Sivut kuvina

Itself, and all my treason; that I suffer'd,
Was all the harm I did. These gentle princes
(For such and so they are), these twenty years
Have I train'd up: those arts they have, as I
Could put into them; My breeding was, Sir, as
Your highness knows. Their nurse, Euriphile,
Whom for the theft I wedded, stole these children
Upon my banishment: I moved her to't;
Having received the punishment before,
For that which I did then: Beaten for loyalty
Excited me to treason: Their dear loss,

The more of you 'twas felt, the more it shaped
Unto my end of stealing them. But, gracious Sir,
Here are your sons again; and I must lose

Two of the sweet'st companions in the world;The benediction of these covering heavens

Fall on their heads like dew! for they are worthy To inlay heaven with stars.

Cym. Thou weep'st, and speak'st.

The service that you three have done, is more
Unlike than this thou tell'st: I lost my children;
If these be they, I know not how to wish
A pair of worthier sons.

Bel. Be pleased awhile.

This gentleman, whom I call Polydore,

Most worthy prince, as yours, is true Guiderius; This gentleman, my Cadwal, Arviragus,

Your younger princely son; he, Sir, was lapp'd In a most curious mantle, wrought by the hand Of his queen mother, which, for more probation, I can with ease produce.

Cym. Guiderius had

Upon his neck a mole, a sanguine star;
It was a mark of wonder.

Bel. This is he;

Who hath upon him still that natural stamp;
It was wise nature's end in the donation,
To be his evidence now.

Cym. O, what am I

A mother to the birth of three? Ne'er mother
Rejoiced deliverance more:-Bless'd may you be,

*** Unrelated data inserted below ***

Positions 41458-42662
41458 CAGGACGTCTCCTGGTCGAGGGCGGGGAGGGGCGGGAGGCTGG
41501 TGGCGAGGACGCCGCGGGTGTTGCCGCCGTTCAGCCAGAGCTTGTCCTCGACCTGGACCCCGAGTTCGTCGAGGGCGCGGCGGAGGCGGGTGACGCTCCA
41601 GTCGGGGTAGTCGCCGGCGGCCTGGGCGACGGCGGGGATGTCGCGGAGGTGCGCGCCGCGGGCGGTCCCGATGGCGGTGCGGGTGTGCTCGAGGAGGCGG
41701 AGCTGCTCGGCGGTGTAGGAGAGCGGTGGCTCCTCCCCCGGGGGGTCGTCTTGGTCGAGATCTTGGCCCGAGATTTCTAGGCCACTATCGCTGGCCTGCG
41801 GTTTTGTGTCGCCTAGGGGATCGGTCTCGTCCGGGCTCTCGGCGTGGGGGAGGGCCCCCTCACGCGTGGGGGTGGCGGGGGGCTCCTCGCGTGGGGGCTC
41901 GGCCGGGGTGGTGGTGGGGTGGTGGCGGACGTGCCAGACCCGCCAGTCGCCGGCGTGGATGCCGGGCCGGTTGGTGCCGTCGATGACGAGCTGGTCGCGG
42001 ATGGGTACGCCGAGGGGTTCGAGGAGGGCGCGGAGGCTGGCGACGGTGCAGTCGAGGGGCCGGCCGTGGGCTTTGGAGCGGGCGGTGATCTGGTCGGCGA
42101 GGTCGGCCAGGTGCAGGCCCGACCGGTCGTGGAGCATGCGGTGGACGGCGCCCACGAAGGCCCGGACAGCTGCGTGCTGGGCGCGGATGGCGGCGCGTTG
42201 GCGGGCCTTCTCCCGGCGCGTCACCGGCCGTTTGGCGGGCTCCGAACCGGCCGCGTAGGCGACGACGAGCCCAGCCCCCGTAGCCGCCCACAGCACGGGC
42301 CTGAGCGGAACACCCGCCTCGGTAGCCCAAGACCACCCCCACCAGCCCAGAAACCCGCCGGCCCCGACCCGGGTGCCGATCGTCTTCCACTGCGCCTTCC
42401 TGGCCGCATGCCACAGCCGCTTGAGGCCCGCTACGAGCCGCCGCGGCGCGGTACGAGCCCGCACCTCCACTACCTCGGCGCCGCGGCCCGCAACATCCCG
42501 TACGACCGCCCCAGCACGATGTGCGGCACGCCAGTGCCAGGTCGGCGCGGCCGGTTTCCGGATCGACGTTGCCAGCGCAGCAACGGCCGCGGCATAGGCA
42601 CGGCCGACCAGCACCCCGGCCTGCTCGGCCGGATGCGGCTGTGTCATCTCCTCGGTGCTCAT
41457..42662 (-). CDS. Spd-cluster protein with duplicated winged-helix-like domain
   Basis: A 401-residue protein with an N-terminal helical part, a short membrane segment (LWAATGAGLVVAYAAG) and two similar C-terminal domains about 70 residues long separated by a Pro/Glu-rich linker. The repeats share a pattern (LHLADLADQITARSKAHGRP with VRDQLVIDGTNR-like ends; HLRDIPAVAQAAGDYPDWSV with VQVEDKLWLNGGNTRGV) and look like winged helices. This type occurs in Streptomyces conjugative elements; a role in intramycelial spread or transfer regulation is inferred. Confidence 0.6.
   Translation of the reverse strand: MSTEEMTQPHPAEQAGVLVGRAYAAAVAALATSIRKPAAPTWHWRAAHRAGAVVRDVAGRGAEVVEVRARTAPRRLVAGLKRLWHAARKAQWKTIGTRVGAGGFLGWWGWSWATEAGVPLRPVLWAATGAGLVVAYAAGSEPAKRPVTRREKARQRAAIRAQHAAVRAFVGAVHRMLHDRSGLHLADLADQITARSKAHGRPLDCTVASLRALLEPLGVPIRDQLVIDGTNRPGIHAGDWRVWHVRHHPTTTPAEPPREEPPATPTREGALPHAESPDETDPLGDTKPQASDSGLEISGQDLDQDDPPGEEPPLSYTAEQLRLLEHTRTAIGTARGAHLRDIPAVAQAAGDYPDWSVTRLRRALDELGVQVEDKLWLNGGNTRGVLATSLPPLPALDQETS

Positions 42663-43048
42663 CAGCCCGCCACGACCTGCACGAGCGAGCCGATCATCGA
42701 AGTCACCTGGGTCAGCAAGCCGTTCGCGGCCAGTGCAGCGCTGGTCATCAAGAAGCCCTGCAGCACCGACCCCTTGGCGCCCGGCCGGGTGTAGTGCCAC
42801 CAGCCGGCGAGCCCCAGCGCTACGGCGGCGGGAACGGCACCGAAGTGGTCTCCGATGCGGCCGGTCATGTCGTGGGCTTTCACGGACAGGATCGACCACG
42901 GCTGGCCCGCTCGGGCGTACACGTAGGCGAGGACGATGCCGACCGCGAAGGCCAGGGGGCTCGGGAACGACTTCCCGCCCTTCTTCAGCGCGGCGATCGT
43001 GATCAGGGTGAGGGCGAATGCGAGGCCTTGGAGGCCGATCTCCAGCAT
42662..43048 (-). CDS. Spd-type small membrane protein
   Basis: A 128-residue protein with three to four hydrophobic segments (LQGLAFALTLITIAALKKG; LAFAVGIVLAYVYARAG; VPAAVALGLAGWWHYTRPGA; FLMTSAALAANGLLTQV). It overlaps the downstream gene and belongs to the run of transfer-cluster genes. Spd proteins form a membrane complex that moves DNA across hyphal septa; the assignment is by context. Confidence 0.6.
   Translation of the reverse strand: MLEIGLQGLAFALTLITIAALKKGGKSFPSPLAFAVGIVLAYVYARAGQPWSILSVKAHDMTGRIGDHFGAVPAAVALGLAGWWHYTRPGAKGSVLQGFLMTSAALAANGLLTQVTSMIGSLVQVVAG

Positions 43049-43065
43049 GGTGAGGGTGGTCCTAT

That after this strange starting from your orbs,
You may reign in them now !-O Imogen,
Thou hast lost by this a kingdom.

Imo. No, my lord;

I have got two worlds by't.-O my gentle brothers; Have we thus met? O never say hereafter,

But I am truest speaker: you call'd me brother, When I was but your sister; I you brothers,

When you were so indeed.

Cym. Did you e'er meet?
Arv. Ay, my good lord.

Gui. And at first meeting loved;
Continued so, until we thought he died.
Cor. By the queen's dram she swallow'd.
Cym. O rare instinct!

When shall I hear all through? This fierce
Hath to it circumstantial branches, which


Distinction should be rich in. t-Where? how lived you?
And when came you to serve our Roman captive?

How parted with your brothers? how first met them ?
Why fled you from the court ? and whither? These,
And your three motives to the battle, with

I know not how much more, should be demanded;
And all the other by-dependencies,

From chance to chance; but nor the time, nor place,
Will serve our long inter'gatories. See,
Posthúmus anchors upon Imogen;

And she, like harmless lightning, throws her eye
On him, her brothers, me, her master; hitting
Each object with a joy; the counterchange
Is severally in all. Let's quit this ground,
And smoke the temple with our sacrifices.-
Thou art my brother; So we'll hold thee ever.
Imo. You are my father too: and did relieve me,
To see this gracious season.

Cym. All overjoy'd,

Save these in bonds; let them be joyful too,

For they shall taste our comfort.

Imo. My good master,

I will yet do you service.

Luc. Happy be you!


Cym. The forlorn soldier, that so nobly fought, He would have well becomed this place, and graced The thankings of a king.

Post. I am, Sir,

The soldier that did company these three

In poor beseeming; 'twas a fitment for

The purpose I then follow'd ;-that I was he,
Speak, Iachimo; I had you down, and might
Have made you finish.

Iach. I am down again :

But now my heavy conscience sinks my knee,

As then your force did. Take that life, 'beseech you,

Which I so often owe: but, your ring first;

And here the bracelet of the truest princess,
That ever swore her faith.

Post. Kneel not to me;

The power that I have on you, is to spare you;
The malice towards you, to forgive you: Live,
And deal with others better.

Cym. Nobly doom'd:

* Rapid.

† I. e. be rendered distinct by an ample narrative. VOL. IV. S


We'll learn our freeness of a son-in-law;